In Part I of this blog series, we discussed the rise of online t-shirt sales, the continued shift toward t-shirts as an impulse item, and the importance of creating an effective t shirt display to maximize impulse sales. We also reviewed 3 common but ineffective approaches to merchandising t-shirts. Our merchandising thesis applies well beyond the t-shirt category and should be considered within the overall context of the broader retail market. We can help you decide how to display t-shirts on a wall, for example, and much more in this article.
It’s hard not to notice that it’s been a rough few months for retail. Some segments of retail, like fast fashion, are simply brutal. Aeropostale, the once-mighty teen retailer, is the most recent casualty in that space. Sporting goods has also taken it on the chin with the impending demise of Sports Authority and Sports Chalet. One of the things these 3 retailers have in common is that they all sell t-shirts and apparel, albeit with somewhat different target customers. With the meteoric rise of online retailing and the competitive bloodbath in which many brick and mortar retailers find themselves, it got us thinking about how the landscape is changing and what it might mean for merchandising and selling apparel in general and t-shirts in particular. In today’s post we’d like to share a number of examples of how t-shirts can be merchandised effectively to drive impulse sales.
Our first example of how to encourage impulse buys is a very basic, but effective, merchandising approach with retail displays. The main difference between the approach shown below and the ineffective approaches discussed in our last blog is the t-shirts here are front-facing so it is easy for the shopper to see what the t-shirt looks like. The are two additional aspects of this approach that make it effective: (1) The approach combines hanging front-facing t-shirts as well as folded t-shirts below, and (2) The approach utilizes LED lighting above the hanging t-shirts which adds significantly to the presentation.
Our second example also utilizes a combination merchandising approach. In the photo below you can see a mannequin series, which helps the shopper see what the t-shirt looks like when it is being worn. Under the mannequin line-up there are wall hanging t-shirts which again are front-facing. Across from the wall retail t-shirt display are additional hanging t-shirts, which are also front facing. The color arrangement also adds to the visual interest of the presentation.
Our third example is another combination merchandising approach. In fact, the approach below combines two approaches that we frowned upon in our last blog. Despite the shortcomings of the side hanging and rolled t-shirt presentation, we think the presentation below has a fair amount of visual interest. Part of the reason might be that we are drawn to the colors, but the combined approach below also has an attractive artistic presentation that draws in the shopper.
Our fourth example below is more of a traditional approach, but importantly, it is also a combined approach. Like the 3 examples above, the retailer is able to create visual interest by using a folded t-shirt presentation in the center of the store courtesy of a vintage shelf display with a solitary mannequin standing by. On the perimeter of the store, there are front-facing hanging t-shirts which help to complement the freestanding shelf display.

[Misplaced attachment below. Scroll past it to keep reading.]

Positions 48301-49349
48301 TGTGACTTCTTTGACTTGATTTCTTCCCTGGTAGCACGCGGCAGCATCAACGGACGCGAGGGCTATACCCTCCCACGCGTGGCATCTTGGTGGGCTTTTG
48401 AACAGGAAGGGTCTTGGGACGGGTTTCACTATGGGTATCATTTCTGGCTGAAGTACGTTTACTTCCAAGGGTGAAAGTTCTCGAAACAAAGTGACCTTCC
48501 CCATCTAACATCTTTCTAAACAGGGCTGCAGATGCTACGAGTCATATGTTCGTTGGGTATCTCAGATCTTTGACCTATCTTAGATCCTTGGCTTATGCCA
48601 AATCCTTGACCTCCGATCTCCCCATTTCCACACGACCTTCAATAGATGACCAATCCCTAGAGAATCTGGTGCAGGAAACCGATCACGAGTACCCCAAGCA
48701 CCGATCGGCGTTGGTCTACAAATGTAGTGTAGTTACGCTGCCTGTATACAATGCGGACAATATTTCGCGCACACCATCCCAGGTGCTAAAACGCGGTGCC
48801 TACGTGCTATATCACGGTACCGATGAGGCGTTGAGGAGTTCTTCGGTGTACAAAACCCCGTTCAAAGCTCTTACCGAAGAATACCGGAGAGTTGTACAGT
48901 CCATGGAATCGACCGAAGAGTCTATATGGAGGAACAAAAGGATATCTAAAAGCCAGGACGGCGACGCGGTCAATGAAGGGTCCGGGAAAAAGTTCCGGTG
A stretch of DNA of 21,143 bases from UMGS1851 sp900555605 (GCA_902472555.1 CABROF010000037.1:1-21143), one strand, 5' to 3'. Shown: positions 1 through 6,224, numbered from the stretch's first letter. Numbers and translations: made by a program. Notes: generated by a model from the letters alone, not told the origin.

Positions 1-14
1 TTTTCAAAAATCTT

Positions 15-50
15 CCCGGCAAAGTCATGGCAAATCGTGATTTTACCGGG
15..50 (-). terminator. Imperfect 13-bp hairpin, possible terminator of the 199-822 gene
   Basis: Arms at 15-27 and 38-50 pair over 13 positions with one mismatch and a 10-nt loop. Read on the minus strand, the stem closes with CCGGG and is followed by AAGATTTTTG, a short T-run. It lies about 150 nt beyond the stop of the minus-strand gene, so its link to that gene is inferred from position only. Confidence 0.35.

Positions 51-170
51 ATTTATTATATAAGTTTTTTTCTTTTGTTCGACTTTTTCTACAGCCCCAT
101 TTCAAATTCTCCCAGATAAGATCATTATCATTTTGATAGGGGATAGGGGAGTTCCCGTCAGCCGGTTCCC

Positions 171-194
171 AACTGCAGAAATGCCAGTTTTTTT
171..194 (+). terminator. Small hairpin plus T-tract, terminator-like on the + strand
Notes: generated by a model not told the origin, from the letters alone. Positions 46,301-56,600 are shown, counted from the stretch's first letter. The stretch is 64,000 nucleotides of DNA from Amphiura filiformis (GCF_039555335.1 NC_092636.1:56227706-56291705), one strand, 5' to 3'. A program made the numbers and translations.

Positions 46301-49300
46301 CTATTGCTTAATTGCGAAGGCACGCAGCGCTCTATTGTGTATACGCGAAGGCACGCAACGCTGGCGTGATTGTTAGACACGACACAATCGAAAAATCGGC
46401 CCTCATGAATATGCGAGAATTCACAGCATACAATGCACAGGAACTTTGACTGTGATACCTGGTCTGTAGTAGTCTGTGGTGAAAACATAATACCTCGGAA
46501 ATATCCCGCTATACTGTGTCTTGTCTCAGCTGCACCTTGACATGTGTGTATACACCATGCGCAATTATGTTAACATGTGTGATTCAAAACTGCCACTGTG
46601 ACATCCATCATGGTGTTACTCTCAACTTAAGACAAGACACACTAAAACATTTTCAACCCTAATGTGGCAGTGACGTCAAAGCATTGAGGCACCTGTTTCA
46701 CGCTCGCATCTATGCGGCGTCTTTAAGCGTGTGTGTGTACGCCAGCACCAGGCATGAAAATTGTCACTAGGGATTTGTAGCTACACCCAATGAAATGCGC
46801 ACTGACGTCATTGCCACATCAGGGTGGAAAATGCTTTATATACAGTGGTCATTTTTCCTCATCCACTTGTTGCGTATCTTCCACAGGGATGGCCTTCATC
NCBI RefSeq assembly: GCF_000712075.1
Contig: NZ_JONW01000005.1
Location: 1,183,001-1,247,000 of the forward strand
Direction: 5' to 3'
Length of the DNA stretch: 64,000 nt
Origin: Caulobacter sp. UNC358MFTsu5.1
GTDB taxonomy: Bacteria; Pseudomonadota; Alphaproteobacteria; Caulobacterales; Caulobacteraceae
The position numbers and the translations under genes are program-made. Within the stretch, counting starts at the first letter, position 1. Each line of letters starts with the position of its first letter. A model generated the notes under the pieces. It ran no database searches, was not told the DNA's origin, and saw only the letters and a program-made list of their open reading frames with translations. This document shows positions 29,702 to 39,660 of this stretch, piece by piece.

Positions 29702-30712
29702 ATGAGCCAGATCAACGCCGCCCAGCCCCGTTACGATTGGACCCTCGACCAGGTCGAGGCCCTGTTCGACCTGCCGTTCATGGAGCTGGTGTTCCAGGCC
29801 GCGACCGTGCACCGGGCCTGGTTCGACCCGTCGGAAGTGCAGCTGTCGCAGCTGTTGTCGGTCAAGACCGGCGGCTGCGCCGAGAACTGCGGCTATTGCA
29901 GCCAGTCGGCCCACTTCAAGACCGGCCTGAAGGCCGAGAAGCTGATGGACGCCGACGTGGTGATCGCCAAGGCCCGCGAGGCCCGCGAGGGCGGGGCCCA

Our fifth example has some shortcomings related to side-hanging t-shirts, but it also utilizes a combination approach which creates visual interest and draws in the shopper. We like the combination of the space-saving hang bars with the shelves that show the full t-shirt graphic. What we like even more is the cross-merchandising approach by combining t-shirts with footwear and headwear. These non-t-shirt items help to create impulse sales for t-shirts by drawing in shoppers who might initially be interested in shoes or caps.
Finally, the 5 examples shown below are freestanding retail shirt display fixtures that RICH LTD currently offers or has offered in the past as stock items. With the exception of the last example, all of these fixtures are designed to sell t-shirts and related apparel items. This cross-merchandising approach is consistent with the other merchandising approaches we have discussed in this blog. For additional examples, please visit our blog entitled “Sell More with Retail T-Shirt Display Ideas.”
Jim Hollen is the owner and President of RICH LTD. (www.richltd.com), a 35+ year-old California-based point-of-purchase display, retail store fixture, and merchandising solutions firm which has been named among the Top 50 U.S. POP display companies for 9 consecutive years. A former management consultant with McKinsey & Co. and graduate of Stanford Business School, Jim has served more than 3000 brands and retailers over more than 20 years and has authored nearly 500 blogs and e-Books on a wide range of topics related to POP displays, store fixtures, and retail merchandising.
Jim has been to China more than 50 times and has worked directly with more than 30 factories in Asia across a broad range of material categories, including metal, wood, acrylic, injection molded and vacuum formed plastic, corrugated, glass, LED lighting, digital media player, and more. He also oversees RICH LTD.’s domestic manufacturing operation and has experience manufacturing, sourcing, and importing from numerous Asian countries as well as Vietnam and Mexico.
His experience working with brands and retailers spans more than 25 industries such as food and beverage, apparel, consumer electronics, cosmetics/beauty, sporting goods, automotive, pet, gifts and souvenirs, toys, wine and spirits, home improvement, jewelry, eyewear, footwear, consumer products, mass market retail, specialty retail, convenience stores, and numerous other product/retailer categories.